When I first read that verse, I just sat with it and let it sink in. I again love the NRSV translation: "the mantle of praise instead of a faint spirit." It was the word that I needed in that moment. I had been given the grace to persevere in peace and patience for four months straight, not to mention that life wasn't exactly a cakewalk prior to that diagnosis. But I enjoy feeling the Lord's presence. As discussed in my other blog entries, I read across the entire Christian spectrum routinely, not to mention across other faith traditions. For the past 5 years or so, I've veered toward the contemplative tradition in my private devotions. I think they offer something that we've lost in modern Christianity that is such a Biblical idea: union with God, communion with the Lord, abiding in Him. Just sitting and meditating and worshipping Him. Letting psalms and prayers of others wash over you. Looking at nature and letting that inspire thoughts, words, and one's reception of what the Lord is saying. I'm convinced that Christ engaged in contemplative prayer--He did what so many contemplatives do in waking up to pray through the sunrise, in a high spot looking out at nature, spending significant hours just basking in the Lord's presence.
These things I love. And yet, when one's body is physically reeling from a difficult situation, it's like all the emotions get turned off. And while our human emotions may often be suspect, we are told to love the Lord with all our heart, soul, and mind (Matthew 22:37), which includes emotions. Cutting off that that valve is like living in a tunnel. The echoes are weird and certain sounds are not getting in. You have to just move forward with your last known directive, because the only options are to stay put, go back, or go forward.
Reading Isaiah 61 the weekend after my daughter's tumor surgery made me feel like I was coming out of the tunnel. I saw light twinkling at the tunnel exit. And I prayed verse 3 to the Lord:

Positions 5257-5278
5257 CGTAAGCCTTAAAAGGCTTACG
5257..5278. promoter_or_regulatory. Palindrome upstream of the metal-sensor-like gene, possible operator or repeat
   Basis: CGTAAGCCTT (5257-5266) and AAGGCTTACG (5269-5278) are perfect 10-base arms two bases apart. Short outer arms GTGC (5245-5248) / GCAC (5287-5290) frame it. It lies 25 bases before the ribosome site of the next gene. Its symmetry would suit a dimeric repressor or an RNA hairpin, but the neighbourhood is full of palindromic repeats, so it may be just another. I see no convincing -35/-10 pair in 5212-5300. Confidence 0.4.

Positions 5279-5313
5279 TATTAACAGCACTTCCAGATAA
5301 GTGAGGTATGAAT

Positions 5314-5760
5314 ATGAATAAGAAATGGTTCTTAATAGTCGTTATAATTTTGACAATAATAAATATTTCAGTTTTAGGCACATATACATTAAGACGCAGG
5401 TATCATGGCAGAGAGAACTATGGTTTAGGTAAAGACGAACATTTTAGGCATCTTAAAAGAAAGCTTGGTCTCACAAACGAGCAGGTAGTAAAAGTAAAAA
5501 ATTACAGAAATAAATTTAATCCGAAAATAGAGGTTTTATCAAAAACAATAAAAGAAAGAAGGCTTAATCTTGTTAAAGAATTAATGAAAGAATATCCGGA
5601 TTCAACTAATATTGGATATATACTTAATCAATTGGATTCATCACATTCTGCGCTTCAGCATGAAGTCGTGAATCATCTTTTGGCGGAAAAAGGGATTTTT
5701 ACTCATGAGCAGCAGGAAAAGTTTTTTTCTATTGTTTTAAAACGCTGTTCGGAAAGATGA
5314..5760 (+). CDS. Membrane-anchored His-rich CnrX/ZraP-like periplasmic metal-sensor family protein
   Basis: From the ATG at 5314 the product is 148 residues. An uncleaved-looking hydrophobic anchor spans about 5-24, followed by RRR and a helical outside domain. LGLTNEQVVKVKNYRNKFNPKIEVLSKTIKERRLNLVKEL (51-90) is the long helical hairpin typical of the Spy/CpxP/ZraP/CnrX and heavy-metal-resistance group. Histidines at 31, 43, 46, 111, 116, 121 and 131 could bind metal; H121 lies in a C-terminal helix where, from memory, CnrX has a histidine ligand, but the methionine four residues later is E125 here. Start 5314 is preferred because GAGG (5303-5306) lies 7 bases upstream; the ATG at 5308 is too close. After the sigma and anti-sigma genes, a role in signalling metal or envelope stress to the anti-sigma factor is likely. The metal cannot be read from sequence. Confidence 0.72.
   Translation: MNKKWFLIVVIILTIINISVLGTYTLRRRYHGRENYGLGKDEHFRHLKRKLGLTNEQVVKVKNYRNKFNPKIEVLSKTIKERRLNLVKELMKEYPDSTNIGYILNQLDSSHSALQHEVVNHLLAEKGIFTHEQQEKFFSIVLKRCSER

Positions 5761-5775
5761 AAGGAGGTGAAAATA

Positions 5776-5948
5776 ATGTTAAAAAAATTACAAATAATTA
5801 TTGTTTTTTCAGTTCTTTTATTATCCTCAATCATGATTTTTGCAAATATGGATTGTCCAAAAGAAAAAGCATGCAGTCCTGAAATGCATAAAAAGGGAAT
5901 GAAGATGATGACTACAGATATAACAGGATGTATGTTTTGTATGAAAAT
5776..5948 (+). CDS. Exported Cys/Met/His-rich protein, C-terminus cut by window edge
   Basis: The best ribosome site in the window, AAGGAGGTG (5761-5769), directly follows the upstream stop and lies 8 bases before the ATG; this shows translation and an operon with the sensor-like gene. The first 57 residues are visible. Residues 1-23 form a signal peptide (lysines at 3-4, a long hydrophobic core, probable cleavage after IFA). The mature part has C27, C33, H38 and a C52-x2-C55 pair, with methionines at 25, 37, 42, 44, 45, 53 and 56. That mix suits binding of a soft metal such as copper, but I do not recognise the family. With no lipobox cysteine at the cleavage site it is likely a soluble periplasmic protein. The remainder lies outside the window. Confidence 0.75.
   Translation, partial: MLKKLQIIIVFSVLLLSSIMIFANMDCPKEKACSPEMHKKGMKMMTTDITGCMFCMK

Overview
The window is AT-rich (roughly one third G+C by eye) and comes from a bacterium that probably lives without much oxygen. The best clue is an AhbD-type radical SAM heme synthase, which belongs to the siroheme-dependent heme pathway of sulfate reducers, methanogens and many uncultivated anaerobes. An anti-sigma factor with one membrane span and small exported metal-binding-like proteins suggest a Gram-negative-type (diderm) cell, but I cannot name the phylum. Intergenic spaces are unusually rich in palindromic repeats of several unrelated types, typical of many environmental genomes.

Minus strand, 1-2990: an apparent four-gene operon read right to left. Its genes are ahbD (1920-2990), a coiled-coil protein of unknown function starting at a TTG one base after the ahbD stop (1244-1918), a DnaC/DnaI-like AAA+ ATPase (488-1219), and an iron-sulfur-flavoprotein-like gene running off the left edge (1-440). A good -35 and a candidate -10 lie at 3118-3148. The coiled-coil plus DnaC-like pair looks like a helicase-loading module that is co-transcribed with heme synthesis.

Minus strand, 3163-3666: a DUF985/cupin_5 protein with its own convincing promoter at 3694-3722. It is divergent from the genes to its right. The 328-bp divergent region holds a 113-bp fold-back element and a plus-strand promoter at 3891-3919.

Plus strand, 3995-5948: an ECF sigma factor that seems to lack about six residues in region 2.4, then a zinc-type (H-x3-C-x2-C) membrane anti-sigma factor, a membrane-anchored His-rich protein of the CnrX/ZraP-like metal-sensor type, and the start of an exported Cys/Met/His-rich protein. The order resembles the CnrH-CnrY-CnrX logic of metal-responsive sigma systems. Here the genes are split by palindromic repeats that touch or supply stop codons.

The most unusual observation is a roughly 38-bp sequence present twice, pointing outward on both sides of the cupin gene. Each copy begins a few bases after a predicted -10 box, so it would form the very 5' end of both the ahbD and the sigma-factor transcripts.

Please give me a garment of praise instead of a faint spirit.
I am weak right now, but I am a person who is typically inclined toward joy and music and life. I need my song to be restored, and for it to be draped across my body which has been physically and emotionally weakened.
Because, in addition to my own and my family's healing, there is the need for much work to be done. We've come back to the "oaks of righteousness" phrase that was mentioned earlier. The rest of the passage talks about what these restored people will do, things like:
Rebuild ancient ruins
Restore places long devastated
Minister before the Lord
God's restoration is not just that we live blessed lives (#blessed!) but that we be a blessing to others. In between Christ's first and second comings, we are His hands and feet here. We are in His image to do His work. How are we doing with that? As we look toward the Year of the Lord's favor (the NIV title for Isaiah 61), are we living out the ministry that He began while He was living here physically?
To Christians, Isaiah 61 is about the onset of Christ's ministry and the conclusion of it as well. But in a year when I decidedly felt that I was absolutely not existing in a year of the Lord's favor, I think I actually was. He is the Source to gift us with comfort, beauty, gladness, and praise for our highest good and to equip us to participate in His renewal and redemption of all things.
May it be so, Lord. May we participate in Your renewal of all things and may we indeed be fertile ground for Your planting, Your well-planned time of renewal.